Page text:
Stories from Bernie's new trip - heading "down under" to explore Tasmania
Recently, while I was camping in the Tassie bush, the leeches had a go at me. Curious, I decided to start asking Tasmanians what they knew about these critters. In St Mary’s, the first town I got into after my walkabout, while looking for a fuel bottle for my Optimus stove, I ran into Ian Summers.
Ian operates “Cranks and Tinkerers”, an incredible collection of things mechanical, literary, acoustic and eccentric- from a Ford Anglia to “Advanced French for Sophisticated Cats”. And while, no, he couldn’t sell me a fuel bottle, he did invite inside for a gam. After covering banjos, flying boats and polishing off a plate of scones and jam – but before we got to discuss the World’s Worst Orchestra (According to the book “The Book of Heroic Failures, it was “Sinfonia”…) – I picked his mind on leeches.
In a moment, you’re going to hear Ian talking about these little blood suckers. But first I have to set the scene for you.
We’re in Ian’s exhibition hall. A few visitors are strolling around chatting softly. You’ll hear them in the recording. I’m sitting across from Ian who’s sitting at his wood desk. In front of him, on his desk, is a 1/24 scale model of a World War II de Havilland Mosquito fighter-bomber. He’d just attached the wings to the fuselage but the engines were still exposed. When I ask him to describe how long a leech is, talk swerves to the plastic model plane – specifically the cooling system delivery pipe. Then the dialogue veers wildly to the Duke of Edinburgh’s plane trip. Then returns to leeches. Takes off on another tangent. All in all, a damn funny and informative way to listen to Ian, a teacher in St Mary’s, offer his take on the Tasmanian leeches.
Aussie lingo alert: when Ian mentions “thongs”, he’s not talking Victoria’s Secret. He means like what you wear on your feet to the beach.
So here goes. As the interview starts, I’ve just asked Ian to state his name, and what he knows about the Tasmanian tiger leech. To take it from here,
click on the player below.
Thanks Ian, for a great interview. Also, a hearty, well-fed thanks to Beth Elliott who treated Ian and I to a plate of fresh bakes scones complete with marmalade and whipped cream. And for folks visiting St Mary’s, Tasmania, be sure to drop by Ian’s “Cranks and Tinkers” exhibit on main street. If you ask nicely, he may even play you his banjo or guitar.
Where this story happened:
What a character Bernie! Man knows a little about a lot. Is the airplane a kit, or is he building it from scratch? Neat stuff and good info for walking the bush around, say Hobucken. At least they don’t carry desease like our ‘sqitters ………
— Al · Wednesday January 26, 2011 · #
Love the car!
— Doris · Wednesday January 26, 2011 · #
Very funny interview! Glad you’re making progress in Tassie and the ten buck bike is still holding together. I met you at the campsite in Southport. I was the guy trying to get to Antarctica by boat after travelling from Riga, Latvia without flying. Never did find a boat!
A useful bit of information – there’s a free hot shower in the toilet block opposite the police station as you come into St. Helens (if you head that way)! The tap says it’s cold but it’s hot! Plus the fish n’chip shop nearby was pretty tasty.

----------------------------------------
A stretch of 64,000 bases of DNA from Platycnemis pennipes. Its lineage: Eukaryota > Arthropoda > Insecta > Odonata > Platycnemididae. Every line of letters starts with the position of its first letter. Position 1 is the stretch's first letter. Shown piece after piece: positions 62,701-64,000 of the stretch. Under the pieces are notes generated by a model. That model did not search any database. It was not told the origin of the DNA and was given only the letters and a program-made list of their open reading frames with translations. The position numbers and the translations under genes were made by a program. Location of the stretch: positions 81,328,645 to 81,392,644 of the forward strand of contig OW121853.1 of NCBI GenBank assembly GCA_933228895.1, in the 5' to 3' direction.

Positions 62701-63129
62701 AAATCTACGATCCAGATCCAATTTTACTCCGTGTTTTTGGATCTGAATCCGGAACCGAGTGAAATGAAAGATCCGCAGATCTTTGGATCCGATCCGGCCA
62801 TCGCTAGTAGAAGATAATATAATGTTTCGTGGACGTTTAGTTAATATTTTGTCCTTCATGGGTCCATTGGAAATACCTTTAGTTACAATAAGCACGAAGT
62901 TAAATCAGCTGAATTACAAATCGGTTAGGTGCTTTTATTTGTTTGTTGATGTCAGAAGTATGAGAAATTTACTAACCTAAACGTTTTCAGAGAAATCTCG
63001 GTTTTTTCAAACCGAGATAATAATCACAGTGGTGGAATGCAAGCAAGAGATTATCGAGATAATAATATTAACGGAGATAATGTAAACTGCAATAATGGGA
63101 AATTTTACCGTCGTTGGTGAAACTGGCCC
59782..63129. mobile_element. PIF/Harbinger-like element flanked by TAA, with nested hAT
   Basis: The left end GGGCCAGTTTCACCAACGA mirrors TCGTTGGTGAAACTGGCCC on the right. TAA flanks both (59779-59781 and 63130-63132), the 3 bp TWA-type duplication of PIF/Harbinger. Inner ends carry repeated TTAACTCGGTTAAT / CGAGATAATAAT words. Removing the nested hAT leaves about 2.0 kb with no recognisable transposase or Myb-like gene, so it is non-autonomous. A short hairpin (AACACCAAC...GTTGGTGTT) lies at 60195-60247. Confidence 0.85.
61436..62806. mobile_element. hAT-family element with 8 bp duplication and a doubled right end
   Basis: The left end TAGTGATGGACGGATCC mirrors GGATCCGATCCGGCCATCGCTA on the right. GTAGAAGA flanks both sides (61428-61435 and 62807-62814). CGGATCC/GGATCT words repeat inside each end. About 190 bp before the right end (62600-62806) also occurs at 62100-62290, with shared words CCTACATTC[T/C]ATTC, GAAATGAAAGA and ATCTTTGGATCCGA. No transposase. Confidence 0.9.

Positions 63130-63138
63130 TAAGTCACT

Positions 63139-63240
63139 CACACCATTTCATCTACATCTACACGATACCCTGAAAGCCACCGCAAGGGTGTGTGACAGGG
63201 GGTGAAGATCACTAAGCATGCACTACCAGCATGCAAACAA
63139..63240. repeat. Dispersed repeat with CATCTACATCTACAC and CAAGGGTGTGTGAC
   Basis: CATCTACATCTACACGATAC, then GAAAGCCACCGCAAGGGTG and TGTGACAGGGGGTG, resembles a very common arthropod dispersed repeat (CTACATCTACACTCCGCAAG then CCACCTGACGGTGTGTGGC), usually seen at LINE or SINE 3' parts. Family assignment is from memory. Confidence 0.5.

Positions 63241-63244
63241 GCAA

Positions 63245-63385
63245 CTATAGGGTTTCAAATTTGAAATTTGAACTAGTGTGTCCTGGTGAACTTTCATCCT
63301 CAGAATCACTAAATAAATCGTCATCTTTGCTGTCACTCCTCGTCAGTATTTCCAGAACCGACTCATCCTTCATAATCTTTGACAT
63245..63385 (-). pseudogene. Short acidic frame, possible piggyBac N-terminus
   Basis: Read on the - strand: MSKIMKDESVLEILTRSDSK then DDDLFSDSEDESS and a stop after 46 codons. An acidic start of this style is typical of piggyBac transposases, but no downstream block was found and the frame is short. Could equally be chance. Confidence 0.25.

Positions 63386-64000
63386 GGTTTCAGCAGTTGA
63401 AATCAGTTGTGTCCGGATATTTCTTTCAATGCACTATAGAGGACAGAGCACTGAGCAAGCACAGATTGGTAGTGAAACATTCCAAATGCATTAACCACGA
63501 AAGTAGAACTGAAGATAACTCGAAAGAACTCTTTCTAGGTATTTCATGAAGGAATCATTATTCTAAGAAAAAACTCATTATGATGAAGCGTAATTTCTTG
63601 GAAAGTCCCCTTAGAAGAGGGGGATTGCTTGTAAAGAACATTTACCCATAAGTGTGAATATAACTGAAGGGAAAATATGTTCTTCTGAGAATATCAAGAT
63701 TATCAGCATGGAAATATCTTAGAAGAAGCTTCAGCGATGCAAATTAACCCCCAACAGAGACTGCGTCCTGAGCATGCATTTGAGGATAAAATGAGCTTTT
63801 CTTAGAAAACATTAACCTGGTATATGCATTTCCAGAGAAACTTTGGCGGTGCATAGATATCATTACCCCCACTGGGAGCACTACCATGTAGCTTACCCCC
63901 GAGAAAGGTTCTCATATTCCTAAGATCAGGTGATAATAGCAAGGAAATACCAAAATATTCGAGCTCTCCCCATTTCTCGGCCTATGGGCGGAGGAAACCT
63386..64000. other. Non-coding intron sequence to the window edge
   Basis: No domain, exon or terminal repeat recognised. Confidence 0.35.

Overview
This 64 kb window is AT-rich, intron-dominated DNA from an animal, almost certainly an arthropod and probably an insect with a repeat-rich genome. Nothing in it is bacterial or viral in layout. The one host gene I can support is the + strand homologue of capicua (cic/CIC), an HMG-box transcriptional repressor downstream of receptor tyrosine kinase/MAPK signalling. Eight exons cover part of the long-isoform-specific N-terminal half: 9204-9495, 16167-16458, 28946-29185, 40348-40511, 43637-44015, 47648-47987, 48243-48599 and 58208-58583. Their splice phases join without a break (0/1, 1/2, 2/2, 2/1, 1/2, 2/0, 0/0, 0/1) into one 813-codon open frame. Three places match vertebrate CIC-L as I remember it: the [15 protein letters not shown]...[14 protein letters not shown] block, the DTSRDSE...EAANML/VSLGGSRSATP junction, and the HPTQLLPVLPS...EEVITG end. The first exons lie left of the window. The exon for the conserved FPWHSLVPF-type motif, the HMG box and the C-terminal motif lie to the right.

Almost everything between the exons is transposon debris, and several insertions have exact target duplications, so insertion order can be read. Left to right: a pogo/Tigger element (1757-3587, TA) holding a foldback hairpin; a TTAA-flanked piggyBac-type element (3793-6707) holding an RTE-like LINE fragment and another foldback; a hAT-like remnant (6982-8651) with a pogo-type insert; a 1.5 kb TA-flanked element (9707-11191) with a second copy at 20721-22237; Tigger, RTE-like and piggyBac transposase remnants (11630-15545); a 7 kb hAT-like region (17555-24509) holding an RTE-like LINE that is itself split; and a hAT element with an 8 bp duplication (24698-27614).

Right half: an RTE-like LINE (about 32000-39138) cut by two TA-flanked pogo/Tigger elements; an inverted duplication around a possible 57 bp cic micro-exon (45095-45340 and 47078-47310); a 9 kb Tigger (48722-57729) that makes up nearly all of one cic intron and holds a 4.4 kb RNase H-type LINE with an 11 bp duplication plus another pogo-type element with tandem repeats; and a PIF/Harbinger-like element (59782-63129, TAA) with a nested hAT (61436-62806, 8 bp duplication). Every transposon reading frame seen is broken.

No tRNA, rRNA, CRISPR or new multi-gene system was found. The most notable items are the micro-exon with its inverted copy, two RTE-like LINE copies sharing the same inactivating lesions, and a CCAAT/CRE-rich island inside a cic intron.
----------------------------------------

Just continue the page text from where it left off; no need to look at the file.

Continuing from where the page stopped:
— Gavin Turley · Thursday January 27, 2011 · #
A vagary of thought and a puff of wind sent me to the computer to check on you, and I discover (to my horror) that you’ve abandoned the finest form of travel ever discovered by man in favor of one of the worst; in my youth I had a lovely green-eyed blonde-haired German girl as a paramour, and so deeply in love was I that I abandoned good sense and pack stock in favor of BECOMING the pack stock and adopting (at her urging) backpacking as a form of transit, and that ranks above bicycling in my personal pantheon of torturous methods of locomotion, but only just; whatever madness has overtaken you that has led you to forsake the pleasures and companionship of saddle animals in favor of grunting your way along, head hanging, chest heaving, eyes blinded by sweat and tears (and blood on the longer ascents, for all that I know) hopelessly intertwined with a piece of mechanical deviltry like a bicycle?
Despite the dewanee, however (doubtless contracted by the bite of a rabid marsupial, seeing that there are no dhole in Tasmania to my knowledge) it’s lovely to see that you’re still amusing and bemusing whatever populace you happen to come into contact with, and even better finding yourself amused and bemused as well.
I like the sound of Ian; tell him that if he ever happens to be in the South-eastern portion of the Arid Zone he’d be very welcome in the adobe (provided that he didn’t mind the dead coyotes and puppies and whatever else happened to share his lodgings at the moment).
And speaking of lodgings, I’m contemplating a Hyperadobe addition this Spring and Summer, which ought to be a fascinating construction job; I began planning along the semi-conventional lines of a stone and big timber construction, moved through concrete slabs and adobe and tinned shed roofs, and now find myself happily settled on tamped and compacted dirt floors (quite possibly bound with animal blood in the archaic traditional fashion}, flexible-form adobe walls, and a mirrored earthen roof (mirrored in the sense that it mirrors the floor; not some swinging-singles fantasy construct) that, if all goes well, might support enough grass whereon to graze a goat (also in the archaic tradition).
Via con Dios, compadre; I’ll have to remind myself to check in more often (again).